Luxury London house prices were unchanged in October, the first time in four years without a monthly rise. To thrifty millionaires, that’s a buy signal.
London property-buying agents have seen an influx of bargain hunters knocking on their doors. Many are the same clients that balked at eye-watering asking prices earlier this year.
The leveling off in October shown by the Knight Frank data is widely expected to continue ahead of the U.K.’s general election next May.
Data like this encouraged one potential buyer from China to book a trip to view London homes on Dec. 20, said Penny Mosgrove, managing director at buying agent Quintessentially Estates. Her client has left empty handed on four previous trips this year, but “he thinks that right before Christmas he’ll be more likely to get his bargain,” Ms. Mosgrove said.
Evidence of the cooling market has extended beyond price data. Last month, real-estate broker Foxtons GroupFOXT.LN +0.30% warned it would miss year-end targets due to weak London sales volumes. The firm’s stock Friday was trading at 172 pence, about 57% below its peak of 402 pence reached in February.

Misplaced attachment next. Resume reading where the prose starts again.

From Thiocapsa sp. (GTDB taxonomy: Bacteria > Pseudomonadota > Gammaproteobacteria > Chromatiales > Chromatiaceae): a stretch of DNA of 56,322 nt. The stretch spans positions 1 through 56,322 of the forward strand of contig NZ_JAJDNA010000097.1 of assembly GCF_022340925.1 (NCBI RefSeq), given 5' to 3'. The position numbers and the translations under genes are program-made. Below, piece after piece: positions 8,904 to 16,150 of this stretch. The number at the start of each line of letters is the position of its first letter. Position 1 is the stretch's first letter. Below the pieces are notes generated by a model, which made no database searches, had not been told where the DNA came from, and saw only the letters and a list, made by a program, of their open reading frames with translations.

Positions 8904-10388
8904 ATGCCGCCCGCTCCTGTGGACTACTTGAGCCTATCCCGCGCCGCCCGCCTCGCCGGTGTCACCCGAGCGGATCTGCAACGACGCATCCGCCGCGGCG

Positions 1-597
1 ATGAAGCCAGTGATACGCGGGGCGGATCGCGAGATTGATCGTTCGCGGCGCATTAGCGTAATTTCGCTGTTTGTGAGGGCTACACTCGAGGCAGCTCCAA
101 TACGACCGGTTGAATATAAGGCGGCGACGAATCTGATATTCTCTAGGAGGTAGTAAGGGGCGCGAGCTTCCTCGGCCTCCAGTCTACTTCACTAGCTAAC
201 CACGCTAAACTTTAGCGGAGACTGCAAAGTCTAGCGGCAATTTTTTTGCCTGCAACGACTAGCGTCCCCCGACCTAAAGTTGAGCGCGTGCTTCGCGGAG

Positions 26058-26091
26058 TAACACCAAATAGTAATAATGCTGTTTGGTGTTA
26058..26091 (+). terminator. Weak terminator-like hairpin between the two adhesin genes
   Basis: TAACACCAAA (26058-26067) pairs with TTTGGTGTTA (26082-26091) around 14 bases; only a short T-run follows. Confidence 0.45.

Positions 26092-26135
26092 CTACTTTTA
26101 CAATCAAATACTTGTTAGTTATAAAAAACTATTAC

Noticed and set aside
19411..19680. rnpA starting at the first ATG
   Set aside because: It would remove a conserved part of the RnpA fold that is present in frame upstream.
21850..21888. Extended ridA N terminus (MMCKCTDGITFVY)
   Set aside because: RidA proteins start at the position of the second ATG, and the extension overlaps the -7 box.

That share price was all one American client of Ms. Mosgrove’s needed to see to stop dragging his feet after a nine-month search, Ms. Mosgrove said. “He came in and said that’s it, I want a deal,” she said.
However, bargain hunters shouldn’t expect to find a raft of reduced prices. Lots of sellers are still holding firm, said Jo Eccles, managing director of buying agent Sourcing Property. “Everybody is getting very excited about the market collapsing. But the bargain hunters we’re seeing are usually disappointed,” she said.